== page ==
How does one begin to talk about Silverio? I suppose you can start with his full name, Su Majestad Imperial Silverio, who comes directamente de Chilpancingo Guerrero in Mexico. A true punk rock frontman disguised as a producer/DJ and provocateur of everything vile and heinous, Silverio is a one-man show and an absolute wrecking ball of a performer. Dressed in a disco ball suit and sporting his signature wig and mustache, we got a chance to talk to him before his performance, which he forecasted would be “lluvia de mierda para todos.” That’s certainly what it felt like out there, as his outrageous performance was simply unlike anything you’ll ever see, especially in terms of his interaction with the audience. He DJed and MCed through his repertoire of new wave electronica while taunting the crowd with wild insults, constantly throwing things, dodging water bottles and beer cans, spitting on photographers, and stripping down to his Speedo. At one point, he was completely naked onstage, rode on a man in a luchador mask, teabagged a member of the press, and chugged beer from the boot straight off his foot. It’s easy to get caught up in the theatrics of the performance and forget how unique and infectious his music actually is, but perhaps that’s how he wants it. Like a man possessed, Silverio antagonized the crowd, threatened them with death, and complained about the terrible time he was having, channeling his inner Johnny Rotten before completely destroying his equipment to end the show. These antics are what Silverio’s diehard fans have come to expect. They relish his insults and fire them back at an equal pace. Even during Molotov’s set, which followed Silverio’s performance, the worshippers of Su Majestad Imperial were still fervently chanting his name. It’s not clear if the audience and performer are putting on a sarcastic ruse, or if either of the two really take it seriously as art. All we know is Silverio prompted the weekend’s largest dance party, and everyone certainly had a hell of a time (including him, even though he probably wouldn’t like to admit it). As far as we’re concerned, Day 2 of Ruido Fest belonged to Su Majestad.
The final day sported what was probably the most well-rounded lineup and the biggest turnout of the weekend, no doubt thanks to headliner and key cosigners of the festival Café Tacvba. One of our early favorites was María Daniela y su Sonido Lasser, whose hard, driving beats and vocal chants sounded like they were out of a euro rave circa 2001. Another great electronic fusion group that followed was Nortec Collective: Hiperboreal, who combine Norteño music with techno for unique results, like a tuba blaring over hypnotic grooves.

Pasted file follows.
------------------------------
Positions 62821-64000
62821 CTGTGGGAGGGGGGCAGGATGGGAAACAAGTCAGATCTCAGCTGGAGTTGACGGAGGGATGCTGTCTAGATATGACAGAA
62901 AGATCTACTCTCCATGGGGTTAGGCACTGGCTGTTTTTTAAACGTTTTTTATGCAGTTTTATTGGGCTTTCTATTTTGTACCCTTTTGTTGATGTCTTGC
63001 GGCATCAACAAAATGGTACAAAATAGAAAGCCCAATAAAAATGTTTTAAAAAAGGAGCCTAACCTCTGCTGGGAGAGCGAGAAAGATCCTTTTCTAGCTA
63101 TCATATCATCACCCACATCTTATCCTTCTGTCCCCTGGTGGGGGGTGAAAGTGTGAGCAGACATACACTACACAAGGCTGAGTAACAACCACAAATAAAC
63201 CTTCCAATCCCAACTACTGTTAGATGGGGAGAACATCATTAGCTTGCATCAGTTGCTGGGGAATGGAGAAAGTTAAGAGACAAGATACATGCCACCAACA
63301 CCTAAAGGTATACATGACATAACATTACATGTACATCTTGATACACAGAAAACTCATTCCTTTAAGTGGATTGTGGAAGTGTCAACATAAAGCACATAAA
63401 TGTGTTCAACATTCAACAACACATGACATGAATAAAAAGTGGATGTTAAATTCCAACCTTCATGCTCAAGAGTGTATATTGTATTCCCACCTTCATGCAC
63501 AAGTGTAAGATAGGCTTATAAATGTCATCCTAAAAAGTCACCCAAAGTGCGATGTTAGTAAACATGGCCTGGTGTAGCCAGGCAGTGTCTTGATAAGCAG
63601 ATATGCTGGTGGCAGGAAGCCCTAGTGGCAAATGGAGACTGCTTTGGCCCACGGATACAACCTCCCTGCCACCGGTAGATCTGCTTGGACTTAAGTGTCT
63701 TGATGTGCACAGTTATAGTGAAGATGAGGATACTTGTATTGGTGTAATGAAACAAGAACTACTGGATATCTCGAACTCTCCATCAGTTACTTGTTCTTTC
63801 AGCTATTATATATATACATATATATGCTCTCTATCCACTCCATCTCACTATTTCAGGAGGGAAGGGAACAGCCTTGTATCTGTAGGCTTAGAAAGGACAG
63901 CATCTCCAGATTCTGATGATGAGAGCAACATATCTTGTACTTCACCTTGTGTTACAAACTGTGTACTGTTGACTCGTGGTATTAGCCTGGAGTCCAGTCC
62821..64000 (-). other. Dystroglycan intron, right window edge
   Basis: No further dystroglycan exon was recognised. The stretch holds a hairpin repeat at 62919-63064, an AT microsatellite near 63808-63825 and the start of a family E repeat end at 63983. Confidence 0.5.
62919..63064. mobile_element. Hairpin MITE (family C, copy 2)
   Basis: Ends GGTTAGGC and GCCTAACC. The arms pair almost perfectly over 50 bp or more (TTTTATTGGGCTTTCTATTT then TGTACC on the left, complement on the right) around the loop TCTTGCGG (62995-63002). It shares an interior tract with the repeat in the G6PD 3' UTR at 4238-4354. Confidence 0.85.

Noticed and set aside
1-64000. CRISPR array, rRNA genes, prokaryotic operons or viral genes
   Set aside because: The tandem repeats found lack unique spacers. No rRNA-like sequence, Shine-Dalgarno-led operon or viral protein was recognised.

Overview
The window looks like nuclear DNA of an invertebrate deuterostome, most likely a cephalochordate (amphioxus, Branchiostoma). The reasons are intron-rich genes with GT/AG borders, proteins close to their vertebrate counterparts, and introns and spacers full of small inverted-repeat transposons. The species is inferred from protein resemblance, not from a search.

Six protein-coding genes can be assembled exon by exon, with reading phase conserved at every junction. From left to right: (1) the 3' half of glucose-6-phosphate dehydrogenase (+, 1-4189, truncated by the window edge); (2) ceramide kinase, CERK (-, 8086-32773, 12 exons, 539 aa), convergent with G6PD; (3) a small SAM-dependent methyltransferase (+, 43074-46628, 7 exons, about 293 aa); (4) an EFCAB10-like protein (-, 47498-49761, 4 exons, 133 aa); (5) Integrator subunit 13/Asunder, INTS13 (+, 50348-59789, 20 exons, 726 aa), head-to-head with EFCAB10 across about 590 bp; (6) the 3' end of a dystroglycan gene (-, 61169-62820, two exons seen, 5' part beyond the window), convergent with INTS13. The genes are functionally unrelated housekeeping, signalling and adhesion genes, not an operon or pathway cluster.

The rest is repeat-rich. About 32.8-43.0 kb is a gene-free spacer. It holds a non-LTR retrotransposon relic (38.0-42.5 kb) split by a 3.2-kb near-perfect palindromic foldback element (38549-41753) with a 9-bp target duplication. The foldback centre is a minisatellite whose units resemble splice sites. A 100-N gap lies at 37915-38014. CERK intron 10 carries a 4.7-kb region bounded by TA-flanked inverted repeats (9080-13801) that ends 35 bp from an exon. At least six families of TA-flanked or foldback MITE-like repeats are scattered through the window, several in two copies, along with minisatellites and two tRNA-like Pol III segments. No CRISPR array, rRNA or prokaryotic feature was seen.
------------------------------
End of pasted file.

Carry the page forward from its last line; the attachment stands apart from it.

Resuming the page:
We already knew that our favorite act of Day 3 would be Kali Uchis when we first saw her on the Ruido Fest lineup. The Colombian singer has been on our radar as the next breakout star for a while now. She especially picked up some steam after the release of her EP Por Vida last year. With the sun burning strong, Kali delivered a sweet and sultry performance of her signature low-rider soul tunes and had the crowd in the palm of her hand. She swayed from side to side, shooby-doo-wopped with a hip-hop drawl, and looked at ease during her first-ever performance in Chicago. You wouldn’t have been able to tell based on her smooth set, but after the show she noted that she was burning up and had “never performed in that much sun.” She said, “I prefer a concert hall more than anything, because my music is slower and it fits that classic setting more.” She added, “but I still love performing outside. My new album is going to have bouncier and funner tracks that would be better suited for festivals.” Consider us one of many excited for this new material and Kali’s promising future, which will surely include many more stellar performances.
While the lovebirds of Ruido Fest vibed with Kali Uchis, those seeking the turn up weren’t disappointed by Los Rakas, who assembled an impressive and energetic crowd on the festival’s third stage. The Panamanian duo got everyone moving with their infectious reggaeton and dancehall, and kept the energy high for Kinky, who had their fans screaming along and busting moves during their instrumental breaks. Day 3 was representative of the festival as a whole; it truly had it all and ended the weekend on a high note.
Honestly, there isn’t much to complain about, as any gripes with the music were a matter of personal taste and could usually be solved by simply walking over to the next stage–the result of an extremely diverse lineup. It was a festival where older married couples reminisced about their favorite 90s bands and teens moshed to post-punk madness at the same time. Most of the acts were Mexican, and most of the crowd was too, which is understandable considering the neighborhood. The festival still succeeded in bringing together Chicago’s Latino population and will continue to do so in years to come. That’s right, Ruido Fest is here to stay–and it’s only going to improve with more diversity, representation, and unification of el pueblo. Considering the incredible success it achieved in its debut year, it’s clear that Ruido Fest will be leading the way for Latin music for many years to come. So go ahead and drink the Kool-Aid–we’ll see you there next year!